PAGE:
The opening session of the 2023 Safety Summit hosted by the American Association of State Highway and Transportation Officials in Kansas City mapped out the “shared responsibility” among state departments of transportation, federal and local government agencies, private industry, and other stakeholders to improve safety for the movement of people and goods across the country.
[Above photo of Jim Tymon by AASHTO]
“The most important thing we work on, collectively and individually, is the safety of the traveling public when they use the nation’s transportation system,” noted Patrick McKenna, director of the Missouri Department of Transportation and former AASHTO president.
“We need to ask two basic questions: Are we doing enough? Are you doing enough? And we know that by looking at the evidence and the data that we are not. The devastation on our highways that ripples across families in this country shows we are not doing enough,” he said.
Recent data from the National Highway Traffic Safety Administration estimates that 19,515 people died in motor vehicle traffic crashes in the first half of 2023 – a decline of 3.3 percent compared to 20,190 fatalities in the first half of 2022, which means traffic fatalities have now declined for five straight quarters, even as vehicle miles traveled or VMT continues to increase.
Yet though fatality numbers are declining, they still remain far too high, noted Roger Millar, secretary of the Washington State Department of Transportation and AASHTO president.
“We are making some progress on [reducing fatalities] but nearly 40,000 deaths on our nation’s roadways is not zero,” he said. “We collectively invest billions to address congestion our highways; traffic congestion that has an economic impact of roughly $110 billion per year. Yet NHTSA says motor vehicle crashes cost the economy $1.4 trillion. This is yet one more reason why safety is our number one priority.”
While Millar stressed that state DOTs are “not shifting blame – we own a part of this” when it comes to reducing roadway fatalities, state DOTs are only a part of the solution.
“We have to reexamine how we use our transportation system,” he explained. “This will be disruptive – and we have to acknowledge that will create costs and inconvenience to motorists.”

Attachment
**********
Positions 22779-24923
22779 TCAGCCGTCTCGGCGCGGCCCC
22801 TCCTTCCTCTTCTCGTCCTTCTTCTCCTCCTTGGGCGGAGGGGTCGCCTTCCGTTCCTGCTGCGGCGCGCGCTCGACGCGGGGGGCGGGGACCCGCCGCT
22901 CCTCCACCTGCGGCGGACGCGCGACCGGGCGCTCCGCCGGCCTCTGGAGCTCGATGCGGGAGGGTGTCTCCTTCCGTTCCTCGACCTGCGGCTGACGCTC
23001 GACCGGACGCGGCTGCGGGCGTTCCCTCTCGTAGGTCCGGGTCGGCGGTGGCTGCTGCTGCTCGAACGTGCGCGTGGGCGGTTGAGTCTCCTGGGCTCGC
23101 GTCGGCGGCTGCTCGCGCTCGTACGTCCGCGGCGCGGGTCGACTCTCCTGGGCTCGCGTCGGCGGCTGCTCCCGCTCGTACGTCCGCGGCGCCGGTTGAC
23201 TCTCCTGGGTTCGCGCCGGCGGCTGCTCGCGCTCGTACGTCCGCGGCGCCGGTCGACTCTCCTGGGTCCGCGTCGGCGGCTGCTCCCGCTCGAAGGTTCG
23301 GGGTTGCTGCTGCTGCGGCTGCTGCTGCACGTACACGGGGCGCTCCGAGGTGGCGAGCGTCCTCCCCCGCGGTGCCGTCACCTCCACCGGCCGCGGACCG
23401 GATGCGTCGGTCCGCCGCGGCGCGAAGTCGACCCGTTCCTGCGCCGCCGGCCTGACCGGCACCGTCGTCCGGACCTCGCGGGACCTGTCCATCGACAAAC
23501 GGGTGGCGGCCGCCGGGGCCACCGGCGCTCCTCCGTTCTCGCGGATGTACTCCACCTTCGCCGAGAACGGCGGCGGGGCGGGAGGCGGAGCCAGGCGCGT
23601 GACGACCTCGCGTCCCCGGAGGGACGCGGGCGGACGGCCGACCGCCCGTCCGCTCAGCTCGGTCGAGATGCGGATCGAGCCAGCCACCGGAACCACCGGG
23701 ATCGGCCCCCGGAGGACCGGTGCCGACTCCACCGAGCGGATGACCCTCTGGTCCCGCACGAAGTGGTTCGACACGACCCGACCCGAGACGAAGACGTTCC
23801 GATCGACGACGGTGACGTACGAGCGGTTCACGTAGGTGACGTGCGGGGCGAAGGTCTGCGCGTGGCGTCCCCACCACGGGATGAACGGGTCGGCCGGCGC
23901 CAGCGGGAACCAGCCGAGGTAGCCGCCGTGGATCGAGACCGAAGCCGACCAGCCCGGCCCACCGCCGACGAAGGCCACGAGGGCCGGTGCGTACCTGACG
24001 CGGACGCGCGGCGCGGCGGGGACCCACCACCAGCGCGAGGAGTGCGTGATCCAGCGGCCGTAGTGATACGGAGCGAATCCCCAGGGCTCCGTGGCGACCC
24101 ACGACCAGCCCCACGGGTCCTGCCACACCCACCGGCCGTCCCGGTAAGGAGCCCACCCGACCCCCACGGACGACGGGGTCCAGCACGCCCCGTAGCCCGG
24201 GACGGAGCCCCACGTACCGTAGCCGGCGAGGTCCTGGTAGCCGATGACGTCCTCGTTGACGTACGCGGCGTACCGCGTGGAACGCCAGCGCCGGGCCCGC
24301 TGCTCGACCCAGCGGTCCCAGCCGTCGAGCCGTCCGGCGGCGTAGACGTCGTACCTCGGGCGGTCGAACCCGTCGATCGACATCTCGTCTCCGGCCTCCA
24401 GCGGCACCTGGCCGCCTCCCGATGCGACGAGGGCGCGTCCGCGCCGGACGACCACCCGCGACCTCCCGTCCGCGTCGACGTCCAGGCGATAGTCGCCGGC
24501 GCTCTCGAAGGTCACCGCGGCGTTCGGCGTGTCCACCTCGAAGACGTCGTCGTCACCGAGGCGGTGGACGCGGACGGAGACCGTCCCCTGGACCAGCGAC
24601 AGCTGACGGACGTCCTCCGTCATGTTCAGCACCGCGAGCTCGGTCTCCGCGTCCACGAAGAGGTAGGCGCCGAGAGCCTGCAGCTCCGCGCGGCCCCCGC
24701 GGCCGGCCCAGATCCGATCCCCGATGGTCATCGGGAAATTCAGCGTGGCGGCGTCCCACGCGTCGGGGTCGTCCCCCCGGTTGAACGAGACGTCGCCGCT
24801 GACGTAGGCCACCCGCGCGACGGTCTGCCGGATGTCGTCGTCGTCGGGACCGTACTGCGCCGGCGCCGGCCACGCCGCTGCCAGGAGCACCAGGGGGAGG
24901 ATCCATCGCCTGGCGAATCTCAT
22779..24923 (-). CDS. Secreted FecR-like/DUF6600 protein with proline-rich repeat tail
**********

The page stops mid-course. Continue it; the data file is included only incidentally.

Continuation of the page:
Toks Omishakin, secretary of the California State Transportation Agency, added that while there are often many skeptics for the “Vision Zero” goal state DOTs are adopting to reduce roadway fatalities, he feels “strongly” that zero fatalities is not an unachievable goal.
“Many communities are seeing significant declines in fatalities, especially in the European Union,” he pointed out. “In 15 years, Europe went from 50,000 roadway fatalities to less than 21,000 using the ‘Safe System’ approach we are now adopting in the U.S. Let’s put that out front. Let that guide what we spend our resources on. For more and more should be spent on ensuring people have a safe way to travel.”
To that end, Russell McMurry – commissioner of the Georgia Department of Transportation – noted that state DOTs need to draw more heavily on data and design tools to make the nation’s transportation infrastructure safer from end to end.
“We are now faced with many challenges across transportation,” he said. “We need to work more on ensuring how the infrastructure we design, build, and maintain improves safety. We have many more tools and so much more data to make better decisions. It is incumbent upon us to educate our staff on what tools to use and how to use them.”
And developing a more collective and focused effort within the state DOT community and the transportation industry as a whole is the reason behind the Safety Summit, explained Jim Tymon, executive director of AASHTO.
“This is anchored in Roger Millar’s call for developing a resilient transportation system that is safe, sound, and smart,” Tymon said. “This summit aims to develop policy recommendations for AASHTO’s board of directors to consider at its annual meeting [in November] as well as develop a ‘safety action plan’ that will rely on a ‘whole of AASHTO’ approach to addressing the safety crisis.”
He noted that this effort is bringing together different committees and councils within AASHTO to help embed a more robust safety culture within state DOTs and lifecycle of the transportation projects they oversee as well.
“There should not just be one group of people addressing [transportation] safety issues,” Tymon stressed. “It should be the entirety of the state DOT community and of AASHTO as well.”